ODILE MARCOTTE, CRM, Université de Montréal, CP 6128, succ. Centre-ville, Montréal, Québec H3C 3J7
On the relationship between graph colouring invariants and their fractional counterparts

In this talk we will survey the relationship between some graph colouring invariants (for instance the chromatic index, the chromatic number and the total chromatic number) and their fractional counterparts. In particular, we will show how results from polyhedral combinatorics enable one to prove that, in some instances, the gap between a given graph colouring invariant and its fractional counterpart is small.

DAN McQUILLAN, Norwich University
Magic Labeling of 2-regular graphs

A total labeling of a graph is a bijective map from the vertices union edges of the graph onto the consecutive integers {1,2,3,...,v+e}, where v is the number of vertices and e is the number of edges. The total labeling is said to be vertex-magic if, at each vertex, the sum of the vertex label and all incident edge labels is a constant. Graphs which have a vertex-magic total labeling are called vertex-magic graphs. Most work on vertex-magic total labelings has been done this century, although Kotzig and Rosa [1] were the first to show that every cycle is vertex-magic. They asked for a classification of vertex-magic 2-regular graphs, and the answer is still far from known.

We will describe some of the progress on this problem. MacDougall has conjectured that all regular graphs of degree at least two are vertex-magic, other than two disjoint copies of a 3-cycle (which is not vertex-magic). We prove that any other disjoint union of 3-cycles is vertex-magic.


A. Kotzig and A. Rosa, Magic Valuations of Finite Graphs. Canad. Math. Bull. 13(1970), 451-461.

KAREN MEAGHER, University of Regina, Regina, SK S4S 0A4
Using algebraic graph theory to solve problems in design theory

In this talk I will give a number of examples of a problem in design theory that can be rephrased as a question about a graph. For all of these examples, bounds on the size of a design can be found from an eigenvalue bound from the appropriate graph. The problems I am particularly interested in are related to the Erdös-Ko-Rado theorem. This theorem gives an upper bound on the size of an intersecting set system and describes exactly which systems meet this bound. There are a surprising number of extensions of this famous theorem where the bound can be found using eigenvalue bounds on an appropriate graph.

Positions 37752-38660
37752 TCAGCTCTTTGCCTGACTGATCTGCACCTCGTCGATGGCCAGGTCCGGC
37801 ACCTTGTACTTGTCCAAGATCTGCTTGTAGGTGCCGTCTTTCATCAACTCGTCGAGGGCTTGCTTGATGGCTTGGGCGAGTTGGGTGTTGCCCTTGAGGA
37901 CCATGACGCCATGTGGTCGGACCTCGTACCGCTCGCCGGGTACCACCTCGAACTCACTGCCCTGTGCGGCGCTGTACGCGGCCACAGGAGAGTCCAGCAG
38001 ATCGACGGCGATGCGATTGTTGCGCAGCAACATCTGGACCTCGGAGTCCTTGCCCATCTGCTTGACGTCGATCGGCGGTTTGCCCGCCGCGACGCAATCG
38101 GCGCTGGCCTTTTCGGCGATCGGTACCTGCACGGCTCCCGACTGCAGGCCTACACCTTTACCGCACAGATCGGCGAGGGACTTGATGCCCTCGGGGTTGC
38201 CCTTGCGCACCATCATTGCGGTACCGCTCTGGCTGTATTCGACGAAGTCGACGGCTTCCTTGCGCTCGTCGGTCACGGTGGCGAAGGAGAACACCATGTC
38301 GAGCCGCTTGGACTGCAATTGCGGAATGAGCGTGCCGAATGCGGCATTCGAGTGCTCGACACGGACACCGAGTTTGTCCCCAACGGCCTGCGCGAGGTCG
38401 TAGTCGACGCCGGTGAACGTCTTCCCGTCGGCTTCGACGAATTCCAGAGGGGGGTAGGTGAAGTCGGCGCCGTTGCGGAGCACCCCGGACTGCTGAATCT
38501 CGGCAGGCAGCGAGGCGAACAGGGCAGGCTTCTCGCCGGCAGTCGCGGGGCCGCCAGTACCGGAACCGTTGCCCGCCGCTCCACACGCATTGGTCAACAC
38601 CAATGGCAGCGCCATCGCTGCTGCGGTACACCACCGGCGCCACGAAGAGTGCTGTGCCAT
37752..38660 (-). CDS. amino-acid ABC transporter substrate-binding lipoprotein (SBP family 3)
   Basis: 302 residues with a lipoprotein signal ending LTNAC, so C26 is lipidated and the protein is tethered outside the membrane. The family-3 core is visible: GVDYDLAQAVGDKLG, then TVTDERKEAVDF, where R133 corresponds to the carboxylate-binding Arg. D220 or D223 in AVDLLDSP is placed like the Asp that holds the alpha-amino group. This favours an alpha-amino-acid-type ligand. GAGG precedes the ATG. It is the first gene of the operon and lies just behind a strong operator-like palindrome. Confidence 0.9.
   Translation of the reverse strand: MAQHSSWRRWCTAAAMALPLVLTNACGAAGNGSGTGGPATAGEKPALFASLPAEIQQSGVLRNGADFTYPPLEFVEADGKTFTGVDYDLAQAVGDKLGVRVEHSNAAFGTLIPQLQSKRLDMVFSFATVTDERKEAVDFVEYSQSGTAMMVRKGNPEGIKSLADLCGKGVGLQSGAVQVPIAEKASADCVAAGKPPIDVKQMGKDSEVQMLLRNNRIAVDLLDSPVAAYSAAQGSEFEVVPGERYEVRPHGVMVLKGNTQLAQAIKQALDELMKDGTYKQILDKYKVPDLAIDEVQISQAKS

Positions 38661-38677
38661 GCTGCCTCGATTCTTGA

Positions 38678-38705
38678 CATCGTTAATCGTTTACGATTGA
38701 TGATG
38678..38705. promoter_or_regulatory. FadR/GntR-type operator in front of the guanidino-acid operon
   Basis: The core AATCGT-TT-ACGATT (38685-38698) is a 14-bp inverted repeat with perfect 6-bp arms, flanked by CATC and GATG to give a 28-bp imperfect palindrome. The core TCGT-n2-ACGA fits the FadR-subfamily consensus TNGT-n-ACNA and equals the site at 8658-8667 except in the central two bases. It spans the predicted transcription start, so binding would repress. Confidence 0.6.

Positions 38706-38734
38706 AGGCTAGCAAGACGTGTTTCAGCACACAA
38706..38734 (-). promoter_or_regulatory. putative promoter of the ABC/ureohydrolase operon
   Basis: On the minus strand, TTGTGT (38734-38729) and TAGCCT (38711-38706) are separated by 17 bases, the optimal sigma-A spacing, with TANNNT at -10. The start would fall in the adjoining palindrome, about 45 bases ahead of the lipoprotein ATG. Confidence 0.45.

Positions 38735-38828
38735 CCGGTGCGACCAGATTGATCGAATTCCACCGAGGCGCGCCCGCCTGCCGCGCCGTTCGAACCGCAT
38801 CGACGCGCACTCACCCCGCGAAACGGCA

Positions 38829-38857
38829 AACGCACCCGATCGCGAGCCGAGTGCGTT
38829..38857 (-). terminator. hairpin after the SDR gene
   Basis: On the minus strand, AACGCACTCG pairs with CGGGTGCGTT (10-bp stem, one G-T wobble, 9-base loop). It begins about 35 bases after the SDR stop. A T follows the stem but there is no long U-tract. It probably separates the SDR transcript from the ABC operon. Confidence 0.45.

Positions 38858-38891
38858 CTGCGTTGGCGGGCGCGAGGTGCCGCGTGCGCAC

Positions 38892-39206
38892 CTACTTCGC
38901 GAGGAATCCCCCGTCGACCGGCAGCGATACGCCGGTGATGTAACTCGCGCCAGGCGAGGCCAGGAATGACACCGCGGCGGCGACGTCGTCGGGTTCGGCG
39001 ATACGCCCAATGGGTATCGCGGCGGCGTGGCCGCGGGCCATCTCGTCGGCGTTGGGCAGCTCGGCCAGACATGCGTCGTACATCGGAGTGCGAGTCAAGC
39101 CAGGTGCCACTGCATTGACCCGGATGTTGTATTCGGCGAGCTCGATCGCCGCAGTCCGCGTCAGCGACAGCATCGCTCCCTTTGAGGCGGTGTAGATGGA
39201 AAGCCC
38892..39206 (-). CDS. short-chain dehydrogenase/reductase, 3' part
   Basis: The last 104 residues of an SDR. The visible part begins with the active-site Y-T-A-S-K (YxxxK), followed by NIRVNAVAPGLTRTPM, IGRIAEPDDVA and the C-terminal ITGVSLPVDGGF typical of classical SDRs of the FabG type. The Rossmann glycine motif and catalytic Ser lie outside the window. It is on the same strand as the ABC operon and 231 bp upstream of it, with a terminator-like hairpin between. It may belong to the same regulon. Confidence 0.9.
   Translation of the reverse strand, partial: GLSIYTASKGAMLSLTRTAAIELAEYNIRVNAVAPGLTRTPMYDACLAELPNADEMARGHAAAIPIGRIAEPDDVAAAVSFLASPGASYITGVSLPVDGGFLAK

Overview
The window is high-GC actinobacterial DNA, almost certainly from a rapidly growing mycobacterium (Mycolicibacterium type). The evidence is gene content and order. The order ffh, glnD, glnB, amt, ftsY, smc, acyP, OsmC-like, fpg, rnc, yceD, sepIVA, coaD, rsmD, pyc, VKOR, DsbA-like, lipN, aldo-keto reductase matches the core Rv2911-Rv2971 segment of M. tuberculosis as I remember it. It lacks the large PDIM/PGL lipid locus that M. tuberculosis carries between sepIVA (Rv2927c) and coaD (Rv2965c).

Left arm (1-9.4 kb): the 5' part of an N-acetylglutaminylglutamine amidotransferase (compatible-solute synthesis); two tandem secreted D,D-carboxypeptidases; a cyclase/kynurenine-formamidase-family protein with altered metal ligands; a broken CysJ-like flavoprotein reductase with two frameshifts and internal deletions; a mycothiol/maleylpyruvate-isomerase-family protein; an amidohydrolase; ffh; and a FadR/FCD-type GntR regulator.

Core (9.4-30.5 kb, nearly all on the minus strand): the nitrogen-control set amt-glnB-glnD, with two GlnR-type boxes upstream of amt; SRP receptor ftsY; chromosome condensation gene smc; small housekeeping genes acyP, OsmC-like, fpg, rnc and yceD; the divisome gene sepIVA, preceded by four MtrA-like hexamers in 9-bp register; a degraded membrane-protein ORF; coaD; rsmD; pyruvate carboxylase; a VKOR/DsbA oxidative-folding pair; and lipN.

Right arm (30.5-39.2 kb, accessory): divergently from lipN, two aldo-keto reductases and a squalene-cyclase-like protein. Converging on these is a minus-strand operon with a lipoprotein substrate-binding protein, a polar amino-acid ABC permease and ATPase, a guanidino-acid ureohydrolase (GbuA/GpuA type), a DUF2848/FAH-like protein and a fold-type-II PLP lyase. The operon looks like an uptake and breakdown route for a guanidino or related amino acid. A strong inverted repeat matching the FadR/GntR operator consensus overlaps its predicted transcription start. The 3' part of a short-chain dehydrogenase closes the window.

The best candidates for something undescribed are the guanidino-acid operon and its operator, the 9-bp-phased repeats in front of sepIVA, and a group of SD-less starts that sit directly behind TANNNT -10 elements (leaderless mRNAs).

WENDY MYRVOLD, Dept. of Computer Science, University of Victoria
Finding Independent Sets of a Graph

An independent set of a graph G is a set of vertices of G which are pairwise non-adjacent. There are many applications for which the input is a graph G with a large symmetry group and the goal is to generate either all of the independent sets or all of the maximum independent sets up to isomorphism. We present a very fast practical algorithm for this problem. The tactic can also be applied to many other problems: some examples are generation of all colourings or matchings of a graph up to isomorphism.

This is joint work with Patrick Fowler.

HAMED SHIRAZI, University of Waterloo, 200 University Ave. West, Waterloo, ON N2L 3G1
Equiangular lines and abelian covers of complete graphs

A set of lines in Rn (or Cn) is said to be equiangular if the inner product of every pair of them has the same absolute value. An equiangular set of lines in d real (complex) dimensions has size at most \binomd+12 (d2 in the complex case). Few results are known about the existence of a set of equiangular lines of maximum size.

A graph X is a cover of another graph Y if for each vertex of Y there is an independent set associated with it in X, and each edge in Y is represented by a perfect matching between the respective independent sets in X.

Each antipodal distance-regular cover of a complete graph is determined by three parameters. There are many conditions that these three parameters have to satisfy. We will see that we can find a set of equiangular lines for each abelian cover. This relation between equiangular lines and abelian covers leads to new feasibility conditions for the parameters of the cover. In particular the existence of an antipodal distance-regular cover with certain parameters guarantees the existence of a set of equiangular lines of maximum size.

CLAUDE TARDIF, Royal Military College of Canada, PO Box 17000, Station "Forces", Kingston, Ontario K7K 7B4, Canada
Hedentiemi's conjecture, 40 years later

The categorical product G ×H of two graphs G and H is the graph with vertex set V(G) ×V(H), where two vertices (u,u¢) and (v,v¢) are adjacent if and only if u, v are adjacent in G and u¢, v¢ are adjacent in H. The chromatic number of a categorical product of graphs is the object of a long-standing conjecture:

Conjecture (Hedetniemi 1966): c(G×H) = min{c(G), c(H)}.

The formula is attractive, and holds for many classes of graphs. However, not much is known for the general case, and the conjecture has many doubters. In particular, Poljak and Rödl (1981) defined the following function f:

f(n) = min
{c(G×H) : c(G) = c(H) = n}.
One weaker form of Hedetniemi's conjecture is that the function f is unbounded. For now, all that is known is that if f is bounded, then the upper bound is between 4 and 9.

In this talk, I will explain what is interesting about this conditional result, and what happens when we try to improve it.